So, I asked for information on how many cars, bike and lorries were given fines every months, broken down by time of day. My expectation was that there would be no bikes at all and that cars and lorries wouldn’t be caught at night.
The response came back today.
Cambridgeshire Police have refused the request on the grounds of law and health and safety…
“For camera enforcement to be truly effective there must be the perception that the chances of being recorded are high at all times”.
“The disclosure of specific data on camera sites would make camera deployment less effective, which would impact on the safety of road users at large”
So, in short, they have refused to tell me about the effectiveness of speed cameras on reducing speeding because they don’t work well enough for the data not to make people think they are crap.
Well done boys…
Before he died, my grandfather decided to write his autobiography. Sadly, not much of it made it onto a computer and I now have sheets of barely legible scrawl to work my way through. I’ve just found an absolute gem… Before you read on, remember that my grandfather was the head of what was to become the National Archives…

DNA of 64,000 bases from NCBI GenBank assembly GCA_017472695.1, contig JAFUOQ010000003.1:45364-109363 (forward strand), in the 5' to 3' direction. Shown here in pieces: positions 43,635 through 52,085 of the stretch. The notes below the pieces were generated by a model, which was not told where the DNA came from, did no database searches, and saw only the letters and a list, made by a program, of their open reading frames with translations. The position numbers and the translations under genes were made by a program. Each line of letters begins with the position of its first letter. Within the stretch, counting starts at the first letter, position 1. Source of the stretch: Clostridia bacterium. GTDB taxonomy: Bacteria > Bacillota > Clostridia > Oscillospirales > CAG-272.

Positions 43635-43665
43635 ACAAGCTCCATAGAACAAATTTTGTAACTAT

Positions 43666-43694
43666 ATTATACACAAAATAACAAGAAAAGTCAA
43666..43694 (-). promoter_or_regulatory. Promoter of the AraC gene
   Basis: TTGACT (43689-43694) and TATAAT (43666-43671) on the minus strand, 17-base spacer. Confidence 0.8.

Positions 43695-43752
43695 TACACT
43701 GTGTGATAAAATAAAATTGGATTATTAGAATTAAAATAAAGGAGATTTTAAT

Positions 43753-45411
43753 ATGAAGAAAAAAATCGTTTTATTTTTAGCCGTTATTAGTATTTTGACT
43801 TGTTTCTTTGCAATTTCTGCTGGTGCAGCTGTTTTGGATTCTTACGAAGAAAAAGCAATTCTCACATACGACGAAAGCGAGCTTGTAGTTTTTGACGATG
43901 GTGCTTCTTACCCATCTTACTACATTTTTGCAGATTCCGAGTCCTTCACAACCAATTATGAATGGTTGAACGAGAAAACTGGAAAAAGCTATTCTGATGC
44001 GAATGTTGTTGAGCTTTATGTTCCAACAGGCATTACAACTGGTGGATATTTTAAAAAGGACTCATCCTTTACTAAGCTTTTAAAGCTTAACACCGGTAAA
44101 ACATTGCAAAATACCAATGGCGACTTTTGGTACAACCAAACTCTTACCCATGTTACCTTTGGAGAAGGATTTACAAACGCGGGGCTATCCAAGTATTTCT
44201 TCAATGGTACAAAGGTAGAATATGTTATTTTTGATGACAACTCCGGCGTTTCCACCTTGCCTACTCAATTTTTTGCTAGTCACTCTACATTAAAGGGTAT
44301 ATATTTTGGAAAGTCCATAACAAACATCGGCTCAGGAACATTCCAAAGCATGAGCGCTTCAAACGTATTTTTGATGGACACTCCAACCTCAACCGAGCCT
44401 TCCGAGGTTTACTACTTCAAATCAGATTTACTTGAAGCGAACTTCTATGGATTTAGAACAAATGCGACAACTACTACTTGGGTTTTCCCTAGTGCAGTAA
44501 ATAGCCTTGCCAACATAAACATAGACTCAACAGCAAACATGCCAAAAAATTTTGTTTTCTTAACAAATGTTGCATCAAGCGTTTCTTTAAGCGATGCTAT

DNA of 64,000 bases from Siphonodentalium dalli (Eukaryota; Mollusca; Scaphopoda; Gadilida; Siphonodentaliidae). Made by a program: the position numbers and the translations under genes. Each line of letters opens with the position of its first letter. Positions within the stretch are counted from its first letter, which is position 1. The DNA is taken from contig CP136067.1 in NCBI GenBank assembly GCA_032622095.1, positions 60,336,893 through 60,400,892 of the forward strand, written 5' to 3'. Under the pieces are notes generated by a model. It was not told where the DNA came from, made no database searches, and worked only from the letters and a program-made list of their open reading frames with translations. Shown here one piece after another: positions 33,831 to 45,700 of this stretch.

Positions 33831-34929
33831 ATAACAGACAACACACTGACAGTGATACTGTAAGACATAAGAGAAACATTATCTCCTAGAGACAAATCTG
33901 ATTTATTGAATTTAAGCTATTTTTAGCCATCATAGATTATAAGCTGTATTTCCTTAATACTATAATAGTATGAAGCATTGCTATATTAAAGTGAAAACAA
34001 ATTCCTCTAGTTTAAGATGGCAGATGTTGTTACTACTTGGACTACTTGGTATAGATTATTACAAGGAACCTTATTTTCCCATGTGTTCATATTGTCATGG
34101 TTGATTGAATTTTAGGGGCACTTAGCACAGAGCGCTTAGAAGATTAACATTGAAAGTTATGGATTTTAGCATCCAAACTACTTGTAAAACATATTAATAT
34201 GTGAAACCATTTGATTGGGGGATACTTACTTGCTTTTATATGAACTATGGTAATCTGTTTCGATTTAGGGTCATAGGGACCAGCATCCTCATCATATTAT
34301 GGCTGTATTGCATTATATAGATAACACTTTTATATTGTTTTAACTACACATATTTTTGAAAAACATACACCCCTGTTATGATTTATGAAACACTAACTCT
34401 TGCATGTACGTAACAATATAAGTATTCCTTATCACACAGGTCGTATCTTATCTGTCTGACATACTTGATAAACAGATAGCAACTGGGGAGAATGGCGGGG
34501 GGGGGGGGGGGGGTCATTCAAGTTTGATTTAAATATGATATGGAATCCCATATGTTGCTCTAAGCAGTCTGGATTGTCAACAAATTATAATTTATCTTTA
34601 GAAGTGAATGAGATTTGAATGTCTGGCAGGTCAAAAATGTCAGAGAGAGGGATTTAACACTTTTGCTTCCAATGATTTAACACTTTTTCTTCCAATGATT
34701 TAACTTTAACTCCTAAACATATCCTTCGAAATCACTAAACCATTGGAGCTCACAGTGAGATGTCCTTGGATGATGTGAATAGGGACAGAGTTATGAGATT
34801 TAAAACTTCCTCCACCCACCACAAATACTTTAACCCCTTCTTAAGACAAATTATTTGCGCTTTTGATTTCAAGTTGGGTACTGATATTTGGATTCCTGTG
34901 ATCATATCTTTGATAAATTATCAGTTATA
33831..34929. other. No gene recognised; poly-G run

I learnt to get my own back on the nit picking lawyers by throwing back at them some of my own mischievous legal concerns. My best one was to argue that s5 of the PRAct of 1958 did not create a right for members of the public to see documents which were more than 50 years old (the 30 year rule came later). I argued that the act said that “public records in the PRO [...] shall not be available until they have been in existence for fifty years [...]“. I contested that this did not say that such records must be made available. The Lord Chancellor agreed with me; and I was happy to agree that unless challenged we would ignore this bit of bad drafting.